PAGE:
Facebook closed 583m fake accounts in first three months of 2018

Katie Ramirez
May 16, 2018

Which is to say, this doesn't mean that 0.22% of the content posted on Facebook contained graphic violence; just that the graphic content posted accounted for 0.22% of total views.

According to the numbers, covering the six-month period from October 2017 to March 2018, Facebook's automated systems remove millions of pieces of spam, pornography, graphic violence and fake accounts quickly - but that hate-speech content, including terrorist propaganda, still requires extensive manual review to identify.

The figures are contained in an updated transparency report published by the company which for the first time contains data around content that breaches Facebook's community standards. Its systems spotted almost 100 percent of spam and terrorist propaganda, almost 99 percent of fake accounts and around 96 percent of posts with adult nudity and sexual activity.

Responses to rule violations include removing content, adding warnings to content that may be disturbing to some users while not violating Facebook standards; and notifying law enforcement in case of a "specific, imminent and credible threat to human life".

The number of pieces of content depicting graphic violence that Facebook took action on during the first quarter of this year was up 183% on the previous quarter.

The social network estimates that it found and flagged 85% of that content prior to users seeing and reporting it - a higher level than previously due to technological advances.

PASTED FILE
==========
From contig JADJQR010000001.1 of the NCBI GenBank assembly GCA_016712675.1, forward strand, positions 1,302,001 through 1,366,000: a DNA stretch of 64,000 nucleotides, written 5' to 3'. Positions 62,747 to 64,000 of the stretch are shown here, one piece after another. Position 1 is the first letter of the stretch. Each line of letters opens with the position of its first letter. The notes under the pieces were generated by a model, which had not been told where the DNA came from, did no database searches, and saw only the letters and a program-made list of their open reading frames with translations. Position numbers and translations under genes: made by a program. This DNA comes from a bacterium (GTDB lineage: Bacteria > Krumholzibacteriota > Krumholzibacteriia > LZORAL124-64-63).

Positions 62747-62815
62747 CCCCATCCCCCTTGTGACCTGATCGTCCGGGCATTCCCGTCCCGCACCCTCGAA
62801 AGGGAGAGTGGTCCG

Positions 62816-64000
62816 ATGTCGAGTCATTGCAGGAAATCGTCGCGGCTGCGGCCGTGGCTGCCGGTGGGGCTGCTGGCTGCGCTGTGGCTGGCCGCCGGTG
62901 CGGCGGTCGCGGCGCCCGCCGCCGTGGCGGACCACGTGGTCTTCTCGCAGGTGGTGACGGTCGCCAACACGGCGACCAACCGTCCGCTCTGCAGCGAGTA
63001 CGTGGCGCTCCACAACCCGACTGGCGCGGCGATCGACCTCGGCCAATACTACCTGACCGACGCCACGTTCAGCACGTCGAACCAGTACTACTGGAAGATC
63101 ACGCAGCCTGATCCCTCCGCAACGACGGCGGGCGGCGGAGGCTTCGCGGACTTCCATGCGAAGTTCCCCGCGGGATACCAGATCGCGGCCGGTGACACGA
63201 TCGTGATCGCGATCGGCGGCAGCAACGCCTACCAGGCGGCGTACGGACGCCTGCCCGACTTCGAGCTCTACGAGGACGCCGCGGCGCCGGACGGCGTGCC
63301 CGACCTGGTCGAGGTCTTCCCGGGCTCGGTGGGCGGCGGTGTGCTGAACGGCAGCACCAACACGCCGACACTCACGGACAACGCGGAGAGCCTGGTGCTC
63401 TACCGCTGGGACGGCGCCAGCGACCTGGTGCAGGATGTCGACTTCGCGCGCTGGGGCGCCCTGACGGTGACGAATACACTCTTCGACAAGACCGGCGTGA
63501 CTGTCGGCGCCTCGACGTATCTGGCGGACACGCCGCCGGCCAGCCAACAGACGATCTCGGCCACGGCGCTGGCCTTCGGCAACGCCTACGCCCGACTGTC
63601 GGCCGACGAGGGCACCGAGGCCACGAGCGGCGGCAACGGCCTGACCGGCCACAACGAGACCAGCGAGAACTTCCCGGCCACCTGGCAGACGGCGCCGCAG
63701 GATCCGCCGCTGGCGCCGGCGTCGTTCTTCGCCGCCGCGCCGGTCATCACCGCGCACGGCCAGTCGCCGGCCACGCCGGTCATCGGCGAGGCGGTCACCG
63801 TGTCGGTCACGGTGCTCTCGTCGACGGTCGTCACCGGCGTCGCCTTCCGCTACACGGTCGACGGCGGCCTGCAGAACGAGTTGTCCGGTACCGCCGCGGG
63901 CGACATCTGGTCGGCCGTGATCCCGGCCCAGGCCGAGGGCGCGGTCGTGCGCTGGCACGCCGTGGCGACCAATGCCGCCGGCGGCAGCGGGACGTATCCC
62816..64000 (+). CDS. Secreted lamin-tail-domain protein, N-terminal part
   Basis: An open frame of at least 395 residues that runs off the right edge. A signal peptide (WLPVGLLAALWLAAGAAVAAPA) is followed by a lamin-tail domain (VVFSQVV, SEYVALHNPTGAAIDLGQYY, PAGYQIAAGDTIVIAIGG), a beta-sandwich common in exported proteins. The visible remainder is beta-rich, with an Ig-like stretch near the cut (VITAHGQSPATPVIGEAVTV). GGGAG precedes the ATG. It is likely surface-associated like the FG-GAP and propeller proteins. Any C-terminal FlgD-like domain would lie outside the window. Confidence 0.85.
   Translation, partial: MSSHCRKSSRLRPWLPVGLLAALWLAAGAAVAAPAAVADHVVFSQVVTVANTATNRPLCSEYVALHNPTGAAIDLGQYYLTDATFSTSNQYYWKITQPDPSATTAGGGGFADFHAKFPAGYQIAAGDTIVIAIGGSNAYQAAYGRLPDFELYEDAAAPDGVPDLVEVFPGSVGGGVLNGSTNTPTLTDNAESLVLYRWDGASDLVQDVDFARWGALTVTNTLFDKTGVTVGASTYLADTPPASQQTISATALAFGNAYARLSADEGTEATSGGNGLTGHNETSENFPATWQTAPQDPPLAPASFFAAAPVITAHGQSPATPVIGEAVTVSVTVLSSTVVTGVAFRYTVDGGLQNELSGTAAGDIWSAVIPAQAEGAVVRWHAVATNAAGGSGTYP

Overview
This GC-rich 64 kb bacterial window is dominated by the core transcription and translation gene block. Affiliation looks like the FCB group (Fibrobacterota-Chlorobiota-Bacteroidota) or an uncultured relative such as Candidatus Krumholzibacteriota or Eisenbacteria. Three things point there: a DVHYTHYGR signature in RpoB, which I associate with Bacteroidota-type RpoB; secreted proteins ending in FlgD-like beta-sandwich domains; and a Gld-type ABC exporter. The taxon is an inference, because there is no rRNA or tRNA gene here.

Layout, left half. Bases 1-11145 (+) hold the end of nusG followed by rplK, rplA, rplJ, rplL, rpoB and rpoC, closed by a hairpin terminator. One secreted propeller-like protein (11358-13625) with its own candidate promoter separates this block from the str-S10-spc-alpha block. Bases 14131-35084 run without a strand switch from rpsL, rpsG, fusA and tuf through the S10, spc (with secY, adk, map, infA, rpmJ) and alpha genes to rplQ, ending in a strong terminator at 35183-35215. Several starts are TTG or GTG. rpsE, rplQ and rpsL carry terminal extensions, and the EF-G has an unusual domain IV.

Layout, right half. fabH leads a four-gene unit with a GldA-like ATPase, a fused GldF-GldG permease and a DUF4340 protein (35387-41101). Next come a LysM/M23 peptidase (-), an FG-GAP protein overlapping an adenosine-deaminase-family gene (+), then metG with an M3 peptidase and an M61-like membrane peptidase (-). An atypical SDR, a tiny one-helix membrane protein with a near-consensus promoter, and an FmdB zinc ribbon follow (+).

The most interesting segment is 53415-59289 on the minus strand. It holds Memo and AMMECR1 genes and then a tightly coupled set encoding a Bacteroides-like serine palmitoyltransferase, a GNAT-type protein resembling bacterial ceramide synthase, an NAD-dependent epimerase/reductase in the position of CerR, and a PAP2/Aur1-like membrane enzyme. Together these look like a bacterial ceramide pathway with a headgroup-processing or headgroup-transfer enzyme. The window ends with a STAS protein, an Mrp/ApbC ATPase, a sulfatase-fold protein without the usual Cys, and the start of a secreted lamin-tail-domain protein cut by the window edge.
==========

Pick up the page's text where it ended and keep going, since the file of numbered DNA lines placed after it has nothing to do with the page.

Meanwhile, Facebook in Q1 2018 flagged 1.9 million terrorism-related posts, from related to ISIS, al-Qaeda and affiliated groups, up from 1.1 million in Q4 2017. The company found and flagged 95.8% of such content before users reported it.

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The company said most of the increase was the result of improvements in detection technology.

As Facebook continues to grapple with spam, hate speech, and other undesirable content, the company is shedding more light on just how much content it is taking down or flagging each day.

Now, however, artificial intelligence technology does much of that work.

The new disclosures from Facebook are part of its larger effort to rebuild trust among users - and advertisers - after widespread concern from lawmakers and regulators about its content-management practices.

The company took down 837 million pieces of spam in Q1 2018, almost all of which was flagged before any users reported it. But a recent report from the Washington Post found that Facebook's facial recognition technology may be limited in how effectively it can catch fake accounts, as the tool doesn't yet scan a photo against all of the images posted by all 2.2 billion of the site's users to search for fake accounts.

Facebook shares slid as much as 2% Tuesday morning after it announced it had disabled 583 million fake accounts over the last three months. "Our metrics can vary widely for fake accounts acted on", the report notes, "driven by new cyberattacks and the variability of our detection technology's ability to find and flag them".

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